Wednesday, August 4, 2010

Come Autumn Come...

It's one of the those days here in Charlottesville, warm, cloudy and wet. It isn't actually raining at the moment, more that a damp murk has been drawn over the city. If it were about 30 degrees Fahrenheit cooler I would be sat here thinking about it being the kind of weather I grew up with in Scotland, and would be as happy as a pig in clover. I like cool, damp and dark weather you see, it is perfect pub weather - honestly, can you think of any place better to be during a downpour, or more likely back home, a steady soaking of drizzle, than a comfy pub with a pint of something good in your hand?

The problem though with such weather is that when you add in the extra heat and attendant humidity, my brain just turns to mush and I have problems deciding on what to write about. But as the weather has put me in mind of autumn and its delights, I have of late started stocking up the cellar with beers for the coming dark months - winter being my favourite season of all. As such, the following beers have been added to the cellar in preparation.

I have been on the look out for Fuller's 1845 for a while, and so when I asked the Wine Warehouse if they could get some in, the good people there duly obliged. At the moment I have 4 bottles in the cellar, in due course I will be buying up some more of their stock to join the London Porter, Vintage 2008, 2009 and Bengal Lancer in the cellar. 

Ettaler Dunkel is very much Mrs Velkyal's beer, we had it when we went to The Bavarian Chef for a special occasion of some sort and she liked it a lot. Bell's is a brewery I really like (they bottle condition their beers!), and dopplebock is a style I am ambivalent about, so I am hoping to see a little light with Consecrator. What can be said about Samuel Smiths, other than it was ridiculously cheap for such a well regarded brewery?

Ok, so a lot of people think of Kölsch as more of a summer beer, but in my experience it has a malty sweetness which lends itself just as much to supping as the leaves change to amber as it does to refreshing yourself in the heat of a German biergarten. Doppelsticke is an extra powerful Altbier from the Uerige Brewery and Alt is again one of my favourite styles, and I love that bottle. Rauchweizen I have discussed at length elsewhere and the bottle of Göse is there because I want to try and get more of a handle on that style, which uses salt and coriander.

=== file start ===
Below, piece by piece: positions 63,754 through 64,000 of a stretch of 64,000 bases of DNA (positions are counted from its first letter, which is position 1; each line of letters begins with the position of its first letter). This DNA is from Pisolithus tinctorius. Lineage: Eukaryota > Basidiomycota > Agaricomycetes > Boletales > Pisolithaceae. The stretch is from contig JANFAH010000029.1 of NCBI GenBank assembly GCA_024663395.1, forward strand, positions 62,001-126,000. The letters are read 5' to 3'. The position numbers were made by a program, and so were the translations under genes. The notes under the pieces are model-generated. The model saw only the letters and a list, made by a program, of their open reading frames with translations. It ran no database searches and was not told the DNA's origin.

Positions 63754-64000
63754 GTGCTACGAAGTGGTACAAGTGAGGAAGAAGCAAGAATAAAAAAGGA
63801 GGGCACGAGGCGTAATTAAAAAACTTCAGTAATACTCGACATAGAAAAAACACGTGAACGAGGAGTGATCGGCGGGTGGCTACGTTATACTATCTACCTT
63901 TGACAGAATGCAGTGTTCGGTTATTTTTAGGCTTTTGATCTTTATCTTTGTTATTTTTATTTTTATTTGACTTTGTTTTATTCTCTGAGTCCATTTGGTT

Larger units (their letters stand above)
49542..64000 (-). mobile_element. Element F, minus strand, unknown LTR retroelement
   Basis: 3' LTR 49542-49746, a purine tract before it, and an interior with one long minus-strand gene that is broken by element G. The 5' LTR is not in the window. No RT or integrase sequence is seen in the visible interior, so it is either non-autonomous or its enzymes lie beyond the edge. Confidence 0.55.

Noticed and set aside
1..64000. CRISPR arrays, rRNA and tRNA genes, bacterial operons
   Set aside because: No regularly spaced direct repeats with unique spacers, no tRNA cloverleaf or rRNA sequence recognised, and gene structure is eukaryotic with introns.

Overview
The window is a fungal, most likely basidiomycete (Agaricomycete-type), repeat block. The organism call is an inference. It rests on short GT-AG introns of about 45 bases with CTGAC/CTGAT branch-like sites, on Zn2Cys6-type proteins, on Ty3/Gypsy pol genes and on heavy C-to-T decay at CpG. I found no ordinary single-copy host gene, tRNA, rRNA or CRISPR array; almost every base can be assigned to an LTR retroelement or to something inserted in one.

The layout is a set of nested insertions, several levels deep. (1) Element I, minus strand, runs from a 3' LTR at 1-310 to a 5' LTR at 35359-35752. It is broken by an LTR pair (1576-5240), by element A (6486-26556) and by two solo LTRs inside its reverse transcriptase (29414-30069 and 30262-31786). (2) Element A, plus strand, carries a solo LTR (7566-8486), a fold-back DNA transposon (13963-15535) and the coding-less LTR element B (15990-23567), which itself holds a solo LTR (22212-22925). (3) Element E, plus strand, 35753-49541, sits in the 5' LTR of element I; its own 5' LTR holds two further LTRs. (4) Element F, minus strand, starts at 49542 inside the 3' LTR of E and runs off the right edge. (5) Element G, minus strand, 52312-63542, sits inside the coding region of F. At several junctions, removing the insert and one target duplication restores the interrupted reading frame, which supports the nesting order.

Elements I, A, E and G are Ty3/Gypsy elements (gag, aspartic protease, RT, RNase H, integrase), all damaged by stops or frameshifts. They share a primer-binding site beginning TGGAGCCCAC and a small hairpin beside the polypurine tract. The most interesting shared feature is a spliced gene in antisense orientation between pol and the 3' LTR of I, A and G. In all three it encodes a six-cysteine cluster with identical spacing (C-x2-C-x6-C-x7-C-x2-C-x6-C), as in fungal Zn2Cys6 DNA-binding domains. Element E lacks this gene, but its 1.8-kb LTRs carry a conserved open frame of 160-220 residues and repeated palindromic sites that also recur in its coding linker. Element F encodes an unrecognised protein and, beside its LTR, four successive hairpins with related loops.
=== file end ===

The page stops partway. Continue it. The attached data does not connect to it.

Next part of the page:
These bottles are just the beginnings of the dark nights cellar, sure there will be plenty of homebrew being stocked up, my imperial stout and spiced Belgian amber ale will make appearances, and come Thanksgiving the first of my 1 year in the bottle barleywine will be cracked open. Another batch of the peat smoked Mild previously known as Experimental Dark Matter will be in the works soon, renamed as Machair Mild.

Sure, there are plenty of sunny days to enjoy, but it is the dark and cool of a winter's beer that I am looking forward to.


  1. I COULD NOT AGREE MORE about the Kolsch! I've had a hard time with some folks debating that too. I don't see it as a summer beer simply because it doesn't share the taste, body or character of what a summer beer should be.

    Of course that's just MY personal opinion and I completely understand that :)

    Interestingly enough, I side with you in that it's a perfect fall beer, or at the very least great for that little couple week stretch in between winter and spring. It just holds itself better in those seasons and times of the year than anything else.

    Also this post got me thinking towards other great deep fall and winter beers/ales. No question that many Porters/heavy Stouts fit the bill, but am I the only one who finds Samuel Smith's Nut Brown Ale a perfect fit?


  2. Ilya,

    No you are not! I love Nut Brown in the autumn - a beer that Newcastle Brown could only ever dream of being.

  3. Psssshhhhhh.....

    Newcastle....had a great laugh at that! ;)

    Samuel Smith's makes some great beer all around with all their styles. But my favorite of theirs remains their Nut Brown Ale, easily. And it's also not too "hearty" to be completely ruled out during the summer months either. Which is always great ;)

    I think an Oskar Blue's Old Chub also fits the bill pretty well for a fall/winter beer.



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